In this exclusive extract from The Illusion Almanac: Creating Godzilla vs Kong, the Scanline VFX team discusses the scenes involving Kong on the deck of the transport ship. As lead visual effects vendor for Godzilla vs Kong, Scanline handled the sea battle, the three-way Titan fight in Hong Kong, the attack on the APEX facility in Pensacola, plus a number of other sequences. The Scanline team also created the master assets for Kong and Mechagodzilla.
Read the full story about the design, cinematography and visual effects of Godzilla vs Kong in Issue 1 of The Illusion Almanac, available now as an 80-page* digital magazine formatted for Kindle. Download it from Amazon online stores worldwide — just search for “illusion almanac.”
- The Illusion Almanac: Creating Godzilla vs Kong — Amazon UK
- The Illusion Almanac: Creating Godzilla vs Kong — Amazon US
- The Illusion Almanac: Creating Godzilla vs Kong — Amazon Canada
The Scanline team first deployed its digital Kong in the transport ship sequence, compositing the giant ape into live-action plates photographed at Kalaeloa Airport and extending the partial set to flesh out the missing parts of the vessel. The most challenging work involved Kong’s night-time encounter with Jia. “One of the areas we got stuck on was getting the sign language correct,” recalled animation supervisor Eric Petey. “The studio sent us reference of somebody who was well-trained as a sign language speaker, but by the time we translated that to someone doing it as motion capture, then translated from that on to Kong, it had subtly changed. We discovered that the tiniest difference in what you’re doing with your hand can turn it into saying something completely different!”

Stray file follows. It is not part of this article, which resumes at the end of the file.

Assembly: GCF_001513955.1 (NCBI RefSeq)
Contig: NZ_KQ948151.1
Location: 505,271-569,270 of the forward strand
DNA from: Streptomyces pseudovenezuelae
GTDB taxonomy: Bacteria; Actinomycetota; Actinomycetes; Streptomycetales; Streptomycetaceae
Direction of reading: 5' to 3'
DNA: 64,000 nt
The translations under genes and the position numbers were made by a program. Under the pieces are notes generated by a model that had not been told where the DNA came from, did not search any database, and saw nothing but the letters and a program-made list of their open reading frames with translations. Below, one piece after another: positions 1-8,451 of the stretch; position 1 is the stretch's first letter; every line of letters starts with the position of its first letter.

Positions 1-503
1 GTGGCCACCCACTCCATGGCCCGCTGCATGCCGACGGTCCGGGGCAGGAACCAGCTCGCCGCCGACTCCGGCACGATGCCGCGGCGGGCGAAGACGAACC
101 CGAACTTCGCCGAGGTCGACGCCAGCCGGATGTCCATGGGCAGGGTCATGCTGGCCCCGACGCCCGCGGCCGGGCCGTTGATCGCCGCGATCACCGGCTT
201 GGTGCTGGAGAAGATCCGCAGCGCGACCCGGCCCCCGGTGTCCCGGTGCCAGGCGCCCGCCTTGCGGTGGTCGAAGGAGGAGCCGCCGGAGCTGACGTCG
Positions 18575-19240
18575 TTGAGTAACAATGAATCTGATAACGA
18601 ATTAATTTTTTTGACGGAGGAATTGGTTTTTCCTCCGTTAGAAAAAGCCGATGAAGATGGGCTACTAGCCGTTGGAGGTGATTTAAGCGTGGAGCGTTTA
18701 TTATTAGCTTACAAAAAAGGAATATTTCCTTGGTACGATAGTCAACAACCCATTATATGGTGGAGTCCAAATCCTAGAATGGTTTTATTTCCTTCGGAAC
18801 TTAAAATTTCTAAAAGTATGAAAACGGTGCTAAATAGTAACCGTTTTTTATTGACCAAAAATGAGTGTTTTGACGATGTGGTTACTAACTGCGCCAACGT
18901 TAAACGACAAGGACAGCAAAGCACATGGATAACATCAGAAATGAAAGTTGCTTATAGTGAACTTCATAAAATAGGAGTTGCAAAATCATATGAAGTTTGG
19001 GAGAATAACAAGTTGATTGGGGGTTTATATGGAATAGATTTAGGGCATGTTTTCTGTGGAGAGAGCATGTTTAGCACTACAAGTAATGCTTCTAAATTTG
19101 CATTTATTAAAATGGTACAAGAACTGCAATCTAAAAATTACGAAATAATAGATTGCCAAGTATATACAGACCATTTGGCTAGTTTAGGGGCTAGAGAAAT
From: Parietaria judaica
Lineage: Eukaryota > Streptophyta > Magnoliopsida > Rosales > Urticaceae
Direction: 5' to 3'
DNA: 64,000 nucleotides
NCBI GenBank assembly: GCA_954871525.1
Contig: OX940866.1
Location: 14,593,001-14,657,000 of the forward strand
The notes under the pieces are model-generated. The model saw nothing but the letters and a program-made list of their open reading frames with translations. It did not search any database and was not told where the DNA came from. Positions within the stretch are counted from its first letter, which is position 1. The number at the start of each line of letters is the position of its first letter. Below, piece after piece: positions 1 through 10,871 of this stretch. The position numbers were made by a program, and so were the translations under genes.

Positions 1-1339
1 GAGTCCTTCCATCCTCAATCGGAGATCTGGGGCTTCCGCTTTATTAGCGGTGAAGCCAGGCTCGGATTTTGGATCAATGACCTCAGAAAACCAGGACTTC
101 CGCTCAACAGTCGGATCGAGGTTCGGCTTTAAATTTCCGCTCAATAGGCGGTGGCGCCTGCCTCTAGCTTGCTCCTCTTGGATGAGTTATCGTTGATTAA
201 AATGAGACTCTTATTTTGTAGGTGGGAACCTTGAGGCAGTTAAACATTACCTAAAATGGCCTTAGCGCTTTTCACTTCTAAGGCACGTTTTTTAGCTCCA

The Jia sequence was further complicated by the fact that it is set during a storm. “The night-time shots were quite elaborate,” said visual effects supervisor Bryan Hirota, “because Kong was being rained on. He’s so big that any movement he makes will throw the water off him, which means you have these cascading layers of dependent action: the fur is wet so it needs to clump together and move a certain way, but then water also has to stream off the fur and, due to Kong’s size, some of that water will become mist. Those shots were very complex from a simulation standpoint.”
Responsible for generating the simulated rainfall, effects supervisor Jonathan Freisler worked closely with the animation department and creature effects team to ensure close interaction between Kong’s fur and the downpour. “When the shots came out of animation,” Freisler said, “they came with a basic hair wrap that stuck the hair to the skin, without any simulation.” Through dynamic creature effects, the ape’s movements drove a fur simulation that created realistic hair movement. “We would emit drips off the fur simulation, and those drips would get their motion from the fur. So, whenever a clump of fur is dynamically reacting to Kong’s movement, then the drips are also reacting.”Extract from “The Illusion Almanac: Creating Godzilla vs Kong” — available now for Kindle from Amazon
*Print equivalent. “Godzilla vs Kong” images © 2021 Legendary and Warner Bros. Entertainment Inc. All Rights Reserved. Godzilla TM & © Toho Co., Ltd.